As shown in FIG. 4, first means 160 for securing said second piece of durable hourglass shaped material 150 to said first hourglass shaped section 130 of said first piece is a stitching that runs along and extends between the edges of each pair of hourglass shaped pieces that together form each spherical shaped piece. The stitching holds these pieces together around said first deformable core 140 (shown in FIG. 2) so as to form a first spherical shape 170 at said first end of said first piece of durable material 120.

Also as shown in FIG. 4, second means 160' for securing said third piece of durable hourglass shaped material 150' to said second hourglass shaped section of said first piece 130' is a stitching that runs along and extends between the edges of each pair of hourglass shaped pieces that together form each spherical shaped piece. The stitching holds these pieces around said second deformable core 140' so as to form a spherical shape 170 at said second end of said first piece of durable material 120.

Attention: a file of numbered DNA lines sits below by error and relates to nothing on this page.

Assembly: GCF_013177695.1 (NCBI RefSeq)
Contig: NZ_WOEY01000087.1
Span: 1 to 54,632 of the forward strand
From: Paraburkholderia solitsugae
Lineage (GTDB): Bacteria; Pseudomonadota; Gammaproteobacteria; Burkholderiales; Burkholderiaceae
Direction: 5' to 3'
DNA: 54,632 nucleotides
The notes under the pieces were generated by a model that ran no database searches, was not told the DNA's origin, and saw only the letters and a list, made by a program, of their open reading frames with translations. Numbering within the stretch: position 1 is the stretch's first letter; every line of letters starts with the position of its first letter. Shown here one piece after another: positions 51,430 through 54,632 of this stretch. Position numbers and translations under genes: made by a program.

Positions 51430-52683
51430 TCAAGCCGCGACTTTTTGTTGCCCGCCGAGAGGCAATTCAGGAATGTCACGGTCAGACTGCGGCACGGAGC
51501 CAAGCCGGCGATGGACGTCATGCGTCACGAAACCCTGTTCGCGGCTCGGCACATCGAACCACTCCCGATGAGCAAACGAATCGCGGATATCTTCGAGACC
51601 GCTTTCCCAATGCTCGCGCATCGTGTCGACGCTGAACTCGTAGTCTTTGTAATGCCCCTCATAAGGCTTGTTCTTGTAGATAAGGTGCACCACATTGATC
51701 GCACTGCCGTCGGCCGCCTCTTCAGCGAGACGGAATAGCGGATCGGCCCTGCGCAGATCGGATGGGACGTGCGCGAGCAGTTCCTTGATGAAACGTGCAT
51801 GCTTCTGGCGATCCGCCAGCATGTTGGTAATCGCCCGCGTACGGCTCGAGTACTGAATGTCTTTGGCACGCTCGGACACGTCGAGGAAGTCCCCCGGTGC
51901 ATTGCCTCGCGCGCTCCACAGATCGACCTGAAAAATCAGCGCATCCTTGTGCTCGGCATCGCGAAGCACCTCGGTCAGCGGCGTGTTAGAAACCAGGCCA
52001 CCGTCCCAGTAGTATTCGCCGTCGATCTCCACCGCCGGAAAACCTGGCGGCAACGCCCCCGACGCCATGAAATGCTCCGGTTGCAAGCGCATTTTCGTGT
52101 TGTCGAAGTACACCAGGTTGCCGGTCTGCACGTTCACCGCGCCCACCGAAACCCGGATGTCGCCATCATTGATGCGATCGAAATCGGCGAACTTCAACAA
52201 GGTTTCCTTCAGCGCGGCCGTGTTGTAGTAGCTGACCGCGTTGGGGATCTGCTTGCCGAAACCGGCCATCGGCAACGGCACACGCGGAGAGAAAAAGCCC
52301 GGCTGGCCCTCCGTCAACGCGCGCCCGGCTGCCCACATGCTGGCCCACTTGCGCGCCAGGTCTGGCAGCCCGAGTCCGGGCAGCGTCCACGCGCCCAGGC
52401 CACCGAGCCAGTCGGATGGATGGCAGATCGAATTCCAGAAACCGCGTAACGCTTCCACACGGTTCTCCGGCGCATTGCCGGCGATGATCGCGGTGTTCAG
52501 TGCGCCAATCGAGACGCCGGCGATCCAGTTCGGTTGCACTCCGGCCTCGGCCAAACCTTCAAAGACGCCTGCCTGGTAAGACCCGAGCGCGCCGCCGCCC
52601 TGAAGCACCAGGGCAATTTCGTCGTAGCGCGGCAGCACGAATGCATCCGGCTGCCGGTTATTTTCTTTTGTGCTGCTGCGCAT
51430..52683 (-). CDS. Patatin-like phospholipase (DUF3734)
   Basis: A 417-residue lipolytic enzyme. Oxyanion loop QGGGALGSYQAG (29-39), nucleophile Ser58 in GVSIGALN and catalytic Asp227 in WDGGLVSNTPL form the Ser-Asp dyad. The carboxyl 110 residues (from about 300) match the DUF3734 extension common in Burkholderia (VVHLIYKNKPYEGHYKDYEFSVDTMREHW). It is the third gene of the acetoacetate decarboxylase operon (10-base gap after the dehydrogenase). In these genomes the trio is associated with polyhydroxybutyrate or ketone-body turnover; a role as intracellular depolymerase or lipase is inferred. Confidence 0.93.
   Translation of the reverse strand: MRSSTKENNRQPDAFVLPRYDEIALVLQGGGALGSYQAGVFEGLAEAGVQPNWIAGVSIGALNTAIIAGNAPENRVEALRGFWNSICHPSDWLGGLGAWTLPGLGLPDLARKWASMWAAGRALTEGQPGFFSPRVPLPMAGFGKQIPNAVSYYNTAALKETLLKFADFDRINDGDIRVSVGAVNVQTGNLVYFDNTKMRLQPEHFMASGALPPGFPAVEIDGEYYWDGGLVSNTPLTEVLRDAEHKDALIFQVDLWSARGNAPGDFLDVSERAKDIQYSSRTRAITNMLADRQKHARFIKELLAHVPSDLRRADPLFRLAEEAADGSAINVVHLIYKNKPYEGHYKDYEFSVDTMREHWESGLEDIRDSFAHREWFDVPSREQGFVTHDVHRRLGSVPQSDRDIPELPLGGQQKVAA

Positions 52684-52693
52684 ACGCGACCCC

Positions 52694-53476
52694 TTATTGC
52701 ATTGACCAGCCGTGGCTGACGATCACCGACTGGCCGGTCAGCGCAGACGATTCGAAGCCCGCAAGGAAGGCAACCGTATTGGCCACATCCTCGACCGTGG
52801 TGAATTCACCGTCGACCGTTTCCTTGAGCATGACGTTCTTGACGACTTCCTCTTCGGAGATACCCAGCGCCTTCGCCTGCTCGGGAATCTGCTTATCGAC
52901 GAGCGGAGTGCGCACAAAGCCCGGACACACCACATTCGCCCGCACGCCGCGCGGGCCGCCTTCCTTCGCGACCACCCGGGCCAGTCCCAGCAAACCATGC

Preferably the middle section 120' of first piece of material 110 is folded lengthwise is shown in FIG. 5, and provided with a third means 160" securing the lengthwise edges of middle section 120' together. Such a fold provides for doubling-up of the material along the length of the middle section and as a result provides greater strength along this section of the first piece of material 110 connecting the double balls of the device together. FIG. 5 shows such a fold taken along the section of the middle section 120' shown in FIG. 4 to lie between phantom lines a--a-b--b. Although not required but as also shown in FIG. 5, such a fold can also be provided along the inside of the fold with a filler material 128 to further strengthen the properties of the middle section 120' of the first piece of material 110. While cotton string has been found to work quite nicely as filler material 128, other filler materials that provide the desired properties to the middle section 120' of the first piece of material 110 can be used.